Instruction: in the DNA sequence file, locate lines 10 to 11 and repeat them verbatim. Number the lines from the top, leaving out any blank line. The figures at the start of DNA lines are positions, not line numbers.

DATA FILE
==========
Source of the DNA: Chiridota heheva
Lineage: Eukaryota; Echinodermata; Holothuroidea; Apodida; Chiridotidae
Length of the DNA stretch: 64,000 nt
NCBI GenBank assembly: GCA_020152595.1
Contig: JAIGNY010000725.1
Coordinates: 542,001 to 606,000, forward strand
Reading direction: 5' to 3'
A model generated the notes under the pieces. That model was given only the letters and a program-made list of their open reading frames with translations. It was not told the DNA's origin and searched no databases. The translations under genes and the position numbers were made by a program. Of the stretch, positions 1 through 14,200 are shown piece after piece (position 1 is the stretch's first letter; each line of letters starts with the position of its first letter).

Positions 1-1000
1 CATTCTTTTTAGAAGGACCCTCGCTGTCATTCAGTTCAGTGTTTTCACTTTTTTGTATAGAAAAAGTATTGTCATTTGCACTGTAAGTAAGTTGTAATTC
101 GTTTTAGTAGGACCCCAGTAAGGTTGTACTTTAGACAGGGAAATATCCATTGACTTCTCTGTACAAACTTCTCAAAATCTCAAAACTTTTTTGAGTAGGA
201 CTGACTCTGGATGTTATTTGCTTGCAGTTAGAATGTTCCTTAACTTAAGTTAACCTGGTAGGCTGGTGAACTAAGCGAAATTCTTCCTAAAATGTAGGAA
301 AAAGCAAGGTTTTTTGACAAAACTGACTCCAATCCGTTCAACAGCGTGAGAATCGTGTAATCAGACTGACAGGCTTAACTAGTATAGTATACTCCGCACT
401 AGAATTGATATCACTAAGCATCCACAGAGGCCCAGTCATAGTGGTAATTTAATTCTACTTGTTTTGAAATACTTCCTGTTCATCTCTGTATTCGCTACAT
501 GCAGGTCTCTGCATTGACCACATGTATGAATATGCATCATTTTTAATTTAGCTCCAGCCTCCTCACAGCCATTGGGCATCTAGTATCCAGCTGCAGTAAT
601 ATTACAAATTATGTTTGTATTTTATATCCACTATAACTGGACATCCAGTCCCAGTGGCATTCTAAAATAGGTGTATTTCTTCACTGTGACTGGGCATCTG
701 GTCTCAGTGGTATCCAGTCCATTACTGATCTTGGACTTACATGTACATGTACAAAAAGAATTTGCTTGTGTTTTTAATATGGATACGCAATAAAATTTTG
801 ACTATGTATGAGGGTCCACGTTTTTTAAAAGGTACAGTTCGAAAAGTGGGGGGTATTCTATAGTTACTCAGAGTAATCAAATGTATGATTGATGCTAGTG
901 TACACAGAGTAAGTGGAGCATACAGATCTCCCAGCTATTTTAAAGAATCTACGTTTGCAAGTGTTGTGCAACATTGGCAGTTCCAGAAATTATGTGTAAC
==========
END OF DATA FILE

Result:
1 CATTCTTTTTAGAAGGACCCTCGCTGTCATTCAGTTCAGTGTTTTCACTTTTTTGTATAGAAAAAGTATTGTCATTTGCACTGTAAGTAAGTTGTAATTC
101 GTTTTAGTAGGACCCCAGTAAGGTTGTACTTTAGACAGGGAAATATCCATTGACTTCTCTGTACAAACTTCTCAAAATCTCAAAACTTTTTTGAGTAGGA